“The ITRC is honored to take part in Data Privacy Day 2021 and to bring awareness to the importance of people and businesses taking action to protect personal and company information,” said Eva Velasquez, president and CEO of the Identity Theft Resource Center. “We want individuals to value protecting their own data and for businesses to keep people’s personal information safe. Likewise, our latest trend analysis shows that consumers have a big role to play in protecting their employer’s valuable business data and systems. It is critical that everyone take part in reducing the number of data compromises moving forward.”

Data Privacy Day is a global effort that generates awareness about the importance of privacy, highlights easy ways to protect personal information, and reminds organizations that privacy is good for business. This year, the focus is on encouraging individuals to “Own Your Privacy” by learning more about how to protect the valuable data that is online, and encouraging businesses to “Respect Privacy” by helping organizations keep individuals’ personal information safe while ensuring fair, relevant and legitimate data collection and processing practices.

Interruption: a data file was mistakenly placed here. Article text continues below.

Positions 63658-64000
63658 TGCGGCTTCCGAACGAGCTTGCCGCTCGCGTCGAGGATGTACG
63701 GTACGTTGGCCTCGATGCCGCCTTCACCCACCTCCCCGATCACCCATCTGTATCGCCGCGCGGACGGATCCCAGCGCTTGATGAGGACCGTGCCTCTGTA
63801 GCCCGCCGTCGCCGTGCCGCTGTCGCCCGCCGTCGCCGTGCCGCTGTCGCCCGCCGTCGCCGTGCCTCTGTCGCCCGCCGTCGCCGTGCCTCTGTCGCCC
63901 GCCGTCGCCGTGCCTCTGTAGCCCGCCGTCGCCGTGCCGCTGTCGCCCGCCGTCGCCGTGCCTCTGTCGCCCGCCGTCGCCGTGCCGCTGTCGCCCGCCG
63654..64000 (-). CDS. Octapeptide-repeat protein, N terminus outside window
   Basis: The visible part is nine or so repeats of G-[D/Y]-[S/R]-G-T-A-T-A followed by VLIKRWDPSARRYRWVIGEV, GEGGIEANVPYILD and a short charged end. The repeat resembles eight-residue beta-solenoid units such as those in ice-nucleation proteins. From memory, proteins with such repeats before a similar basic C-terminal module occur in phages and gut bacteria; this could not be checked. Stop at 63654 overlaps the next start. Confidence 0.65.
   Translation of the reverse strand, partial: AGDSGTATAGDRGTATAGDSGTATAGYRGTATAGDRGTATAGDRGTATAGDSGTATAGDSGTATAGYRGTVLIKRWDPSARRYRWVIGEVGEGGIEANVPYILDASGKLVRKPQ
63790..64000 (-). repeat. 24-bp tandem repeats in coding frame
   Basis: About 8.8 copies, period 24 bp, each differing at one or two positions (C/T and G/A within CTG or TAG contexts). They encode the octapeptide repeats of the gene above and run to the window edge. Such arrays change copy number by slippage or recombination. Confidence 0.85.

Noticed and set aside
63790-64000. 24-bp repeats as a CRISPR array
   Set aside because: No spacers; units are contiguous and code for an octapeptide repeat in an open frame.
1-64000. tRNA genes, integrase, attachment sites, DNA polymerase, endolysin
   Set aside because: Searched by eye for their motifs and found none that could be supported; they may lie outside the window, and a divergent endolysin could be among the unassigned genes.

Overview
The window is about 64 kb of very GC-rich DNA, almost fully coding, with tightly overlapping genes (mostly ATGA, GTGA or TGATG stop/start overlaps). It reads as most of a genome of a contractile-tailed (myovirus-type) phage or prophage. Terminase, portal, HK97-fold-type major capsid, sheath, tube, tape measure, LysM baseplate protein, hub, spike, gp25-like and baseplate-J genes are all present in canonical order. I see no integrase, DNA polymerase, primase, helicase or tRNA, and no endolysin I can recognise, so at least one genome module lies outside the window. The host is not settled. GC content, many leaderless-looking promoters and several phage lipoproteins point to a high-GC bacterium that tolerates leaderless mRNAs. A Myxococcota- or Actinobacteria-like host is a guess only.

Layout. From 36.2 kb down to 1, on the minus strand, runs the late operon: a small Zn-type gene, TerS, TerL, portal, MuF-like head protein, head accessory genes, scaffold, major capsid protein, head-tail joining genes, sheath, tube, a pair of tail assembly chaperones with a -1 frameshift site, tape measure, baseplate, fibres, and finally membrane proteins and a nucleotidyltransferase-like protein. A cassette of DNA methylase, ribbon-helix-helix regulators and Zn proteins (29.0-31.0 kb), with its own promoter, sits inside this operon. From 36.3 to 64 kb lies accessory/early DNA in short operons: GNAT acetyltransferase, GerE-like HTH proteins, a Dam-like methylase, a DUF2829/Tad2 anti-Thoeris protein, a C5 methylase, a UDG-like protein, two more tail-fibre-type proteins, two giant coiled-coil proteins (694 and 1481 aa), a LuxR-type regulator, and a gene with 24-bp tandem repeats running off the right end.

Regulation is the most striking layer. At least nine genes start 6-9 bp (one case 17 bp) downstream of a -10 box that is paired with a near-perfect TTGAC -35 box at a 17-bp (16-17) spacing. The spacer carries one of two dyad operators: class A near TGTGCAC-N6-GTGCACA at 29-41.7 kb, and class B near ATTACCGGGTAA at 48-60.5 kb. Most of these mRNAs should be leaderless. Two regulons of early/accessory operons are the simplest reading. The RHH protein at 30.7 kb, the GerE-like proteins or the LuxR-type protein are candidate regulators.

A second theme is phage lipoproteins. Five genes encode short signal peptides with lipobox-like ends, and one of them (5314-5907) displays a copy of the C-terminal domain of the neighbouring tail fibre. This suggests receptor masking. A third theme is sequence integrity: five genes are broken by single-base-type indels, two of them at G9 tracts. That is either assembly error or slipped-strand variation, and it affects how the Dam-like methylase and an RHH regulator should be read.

According to a Pew Research Center study, 79 percent of U.S. adults report being concerned about how companies use their data. As technology evolves and the COVID-19 pandemic continues to influence how consumers interact with businesses online, data collection practices are becoming increasingly unavoidable, making it imperative that companies act responsibly.

“In recent years, we’ve seen the impact of more global awareness surrounding the abuse of consumer data, thanks to sweeping privacy measures like GDPR and CPRA,” said Kelvin Coleman, Executive Director for the National Cyber Security Alliance. “While legislative backing is key to reinforcing accountability for poor data privacy practices, one major goal of Data Privacy Day is to build awareness among businesses about the benefits of an ethical approach to data privacy measures separate from legal boundaries.”

For more information about Data Privacy Day 2021 and how to get involved, visit https://staysafeonline.org/data-privacy-day/.

For more information on the ITRC’s 2020 Data Breach Report, email media@idtheftcenter.org.

About the Identity Theft Resource Center®